Preparing for the Installation

Before beginning the installation of Windows NT or upgrading from DOS or Windows 9x to Window NT, you need to make some preparations.

Preparing for Window NT

INSTALLING AND CUSTOMIZING WINDOWS NT

This section gives the step-by-step process to install Windows NT. In the following example, we will install Window NT on a second partition on a hard drive, assuming that Windows 98 is already installed on the first partition.

To determine if your hardware can support Windows NT, begin by searching the HCL. If a device on your system is not on the HCL, contact the manufacturer for a Windows NT driver. (Remember that if no driver exists, you will not be able to use the device with Windows NT). Be sure you have enough hard drive space. Windows NT requires 120MB of drive space to install itself, and more if the cluster size is large. A floppy drive and CD-ROM drive are required. For computers without a CD-ROM drive, Windows NT can be installed from a server over a network.

If you are using an Intel-based computer, you can use the NT Hardware Qualifier (NTHQ) program found on the Windows NT installation CD-ROM to determine if your system can handle Windows NT. To use Qualifier, boot from a disk onto which you have copied the program, and the utility will examine your system to determine if all hardware present qualifies for NT. Use the following directions to use the NT Hardware Qualifier.

1. Insert a bootable disk in drive A.

2. From Windows 9x Explorer or Windows 3.x File Manager, access the Windows NT CD-ROM and execute the program. \Support\Hqtool\MakeDisk.bat. Windows NT will then create the Hardware Qualifier disk.

3. Boot from the newly created disk. The following message will be displayed on your screen:

Preparing the NTHQ

You can watch as NT tells you it is creating a RAM drive and copying files to it. Next, a screen will appear informing you that the report the utility generates will take several minutes and will be written to the disk and saved as Nthq.txt.

4. Print the report.

Below contain a portion of a sample report from the NTHQ. Note that the two devices listed at the top were not found in the NTHQ. To determine if these devices will work with Windows NT, check the latest HCL on the Microsoft Website or contact the manufacturer of each device.

Adapter Device ID : CIR1000

Listed in Hardware Compatibility List : Not found-check the latest HCL

Adapter Description: OPL3-SAX Sound Board

Adapter Device ID: YMH0024

Listed in Hardware Compatibility List: Not found-check the latest HCL

Adapter Description: S3 Inc. 801/928/964

Listed in Hardware Compatibility List: Yes

Adapter Description: Adaptec AHA-1522

Listed in Hardware Compatibility List: Yes

Adapter Description: Sound Blaster Adapter or compatibles

Listed on Hardware Compatibility List: Yes

Adapter Description: Joystick/game port

Listed on Hardware Compatibility List: Yes

Choosing the Right File System

Remember that when you install Windows NT, you must consider a number of criteria before choosing which of the two available file systems you want, FAT16 or NTFS. If you plan to have a dual boot on your PC with either DOS or Windows 9x, use the FAT16 file system. If you need a high level of security, remember that NTFS offers a higher level of security, including security features unavailable with FAT. If Windows NT is the only OS on the hard drive and security is an issue, then use NTFS. RISC-based computers must use FAT for the active partition.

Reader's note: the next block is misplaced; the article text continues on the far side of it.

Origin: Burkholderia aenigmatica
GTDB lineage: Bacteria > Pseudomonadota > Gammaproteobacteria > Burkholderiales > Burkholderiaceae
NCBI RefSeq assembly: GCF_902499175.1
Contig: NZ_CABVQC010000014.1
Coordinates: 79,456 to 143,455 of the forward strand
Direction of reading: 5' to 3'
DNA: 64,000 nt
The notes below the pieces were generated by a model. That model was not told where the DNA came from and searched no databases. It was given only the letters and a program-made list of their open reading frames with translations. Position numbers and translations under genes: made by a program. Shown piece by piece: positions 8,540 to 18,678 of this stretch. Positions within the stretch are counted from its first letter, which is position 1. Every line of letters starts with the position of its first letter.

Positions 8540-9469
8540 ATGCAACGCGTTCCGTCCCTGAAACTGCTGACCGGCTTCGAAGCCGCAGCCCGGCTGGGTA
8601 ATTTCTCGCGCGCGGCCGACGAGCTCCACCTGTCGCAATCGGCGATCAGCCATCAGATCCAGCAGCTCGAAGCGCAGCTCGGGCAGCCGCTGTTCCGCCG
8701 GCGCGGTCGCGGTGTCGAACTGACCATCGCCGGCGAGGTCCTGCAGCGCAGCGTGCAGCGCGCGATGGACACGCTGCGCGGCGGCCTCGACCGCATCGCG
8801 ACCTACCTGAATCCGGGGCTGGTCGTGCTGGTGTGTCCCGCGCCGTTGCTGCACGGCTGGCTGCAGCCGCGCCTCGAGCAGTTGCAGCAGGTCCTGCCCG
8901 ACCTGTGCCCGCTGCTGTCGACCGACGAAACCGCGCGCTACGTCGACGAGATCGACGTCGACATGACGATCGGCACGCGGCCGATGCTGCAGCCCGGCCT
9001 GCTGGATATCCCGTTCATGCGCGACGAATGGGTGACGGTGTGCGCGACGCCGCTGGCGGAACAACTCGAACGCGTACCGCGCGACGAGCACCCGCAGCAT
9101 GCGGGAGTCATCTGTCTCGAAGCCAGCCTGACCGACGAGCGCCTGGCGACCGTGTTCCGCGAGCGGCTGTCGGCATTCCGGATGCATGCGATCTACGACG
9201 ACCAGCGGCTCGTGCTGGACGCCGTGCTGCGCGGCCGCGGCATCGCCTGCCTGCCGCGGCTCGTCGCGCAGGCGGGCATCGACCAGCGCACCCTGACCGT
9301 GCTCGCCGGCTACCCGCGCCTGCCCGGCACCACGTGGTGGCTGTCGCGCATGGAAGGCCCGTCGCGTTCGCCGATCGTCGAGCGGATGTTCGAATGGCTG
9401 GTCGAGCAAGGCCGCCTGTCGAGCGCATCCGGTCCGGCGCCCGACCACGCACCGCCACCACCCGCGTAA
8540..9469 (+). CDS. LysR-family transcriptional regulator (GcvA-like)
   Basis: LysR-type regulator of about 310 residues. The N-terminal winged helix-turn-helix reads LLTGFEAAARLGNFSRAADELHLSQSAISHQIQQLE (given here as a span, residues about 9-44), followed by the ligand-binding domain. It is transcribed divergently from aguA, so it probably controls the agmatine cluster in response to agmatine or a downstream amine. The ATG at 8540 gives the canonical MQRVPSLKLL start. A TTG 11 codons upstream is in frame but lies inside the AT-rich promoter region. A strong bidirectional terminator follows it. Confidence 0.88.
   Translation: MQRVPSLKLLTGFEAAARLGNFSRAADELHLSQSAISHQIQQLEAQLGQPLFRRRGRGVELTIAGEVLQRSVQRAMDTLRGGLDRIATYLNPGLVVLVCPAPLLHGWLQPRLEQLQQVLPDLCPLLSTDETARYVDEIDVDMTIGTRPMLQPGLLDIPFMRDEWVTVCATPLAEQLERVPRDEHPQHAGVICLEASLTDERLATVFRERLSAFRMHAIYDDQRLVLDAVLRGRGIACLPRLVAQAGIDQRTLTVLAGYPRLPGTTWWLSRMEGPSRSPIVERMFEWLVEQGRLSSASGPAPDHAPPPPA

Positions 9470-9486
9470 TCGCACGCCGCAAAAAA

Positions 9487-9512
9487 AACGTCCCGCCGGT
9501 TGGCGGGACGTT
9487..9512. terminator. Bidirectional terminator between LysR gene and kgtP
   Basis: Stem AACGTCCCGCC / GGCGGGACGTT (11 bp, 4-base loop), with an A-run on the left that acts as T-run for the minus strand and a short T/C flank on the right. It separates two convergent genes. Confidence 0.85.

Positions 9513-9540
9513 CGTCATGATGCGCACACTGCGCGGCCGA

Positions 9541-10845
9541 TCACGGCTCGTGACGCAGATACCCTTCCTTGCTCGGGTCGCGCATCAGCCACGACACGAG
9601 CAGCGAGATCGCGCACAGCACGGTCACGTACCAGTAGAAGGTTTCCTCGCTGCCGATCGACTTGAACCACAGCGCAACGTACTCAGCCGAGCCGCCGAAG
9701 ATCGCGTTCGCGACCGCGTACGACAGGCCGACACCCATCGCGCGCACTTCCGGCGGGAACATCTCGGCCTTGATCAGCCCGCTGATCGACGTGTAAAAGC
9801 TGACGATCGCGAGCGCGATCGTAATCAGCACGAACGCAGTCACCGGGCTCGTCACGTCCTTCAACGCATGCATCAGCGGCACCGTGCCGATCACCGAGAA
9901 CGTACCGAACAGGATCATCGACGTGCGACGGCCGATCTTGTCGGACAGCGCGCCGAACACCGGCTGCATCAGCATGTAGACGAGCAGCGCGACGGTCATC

Step-by-Step Installation

Below is a discussion of how to install Windows NT, both as a second OS on a system that already has Windows 9x, and as the first OS on a system.

Installing Windows NT as a Second OS

The discussion below describes an installation of Windows NT as a second OS under the following conditions:

Windows NT is being installed on an Intel-based PC

The installation will use a dual boot.

The PC has a 2.4GB hard drive.

The drive has one partition already created: drive C is 2 GB. The remainder of the drive is unpartitioned.

Windows 9x is installed on drive C, the active partition using the FAT16 file system.

Windows NT will be installed on the presently unpartitioned space, which will become drive D.

Drive C will be the system partition, and drive D will be the boot partition for Windows NT.

To install Windows NT as a second OS:

1. Insert the Windows NT installation CD-ROM in the CD-ROM drive. The Windows NT opening screen program executes. Click Windows NT Setup. (Another method to begin setup is to execute Winnt.exe in the \1386 directory of the CD-ROM for Intel-based PCs).

2. The program Winnt.exe executes. A dialog box appears asking for the location of the installation files. For Intel-based computers, choose the \1386 directory. If hard drive space is plentiful, you can copy the contents of the \1386 directory and its subdirectories to the hard drive and perform the installation from there, which is faster because access to the hard drive is faster than access to the CD-ROM drive. If the computer is connected to a network, the contents of the \1386 directory can be copied to the network server, and the Winnt.exe program can be executed from the server to install Windows NT on the PC if certain conditions exist.

DIAGRAM – The first box of the windows NT Setup program

3. Confirm the location of the installation files and press Enter. If setup can recognize the presence of the already formatted hard drive, it copies files from the installation source media (in our example, the CD-ROM drive) to the hard drive.

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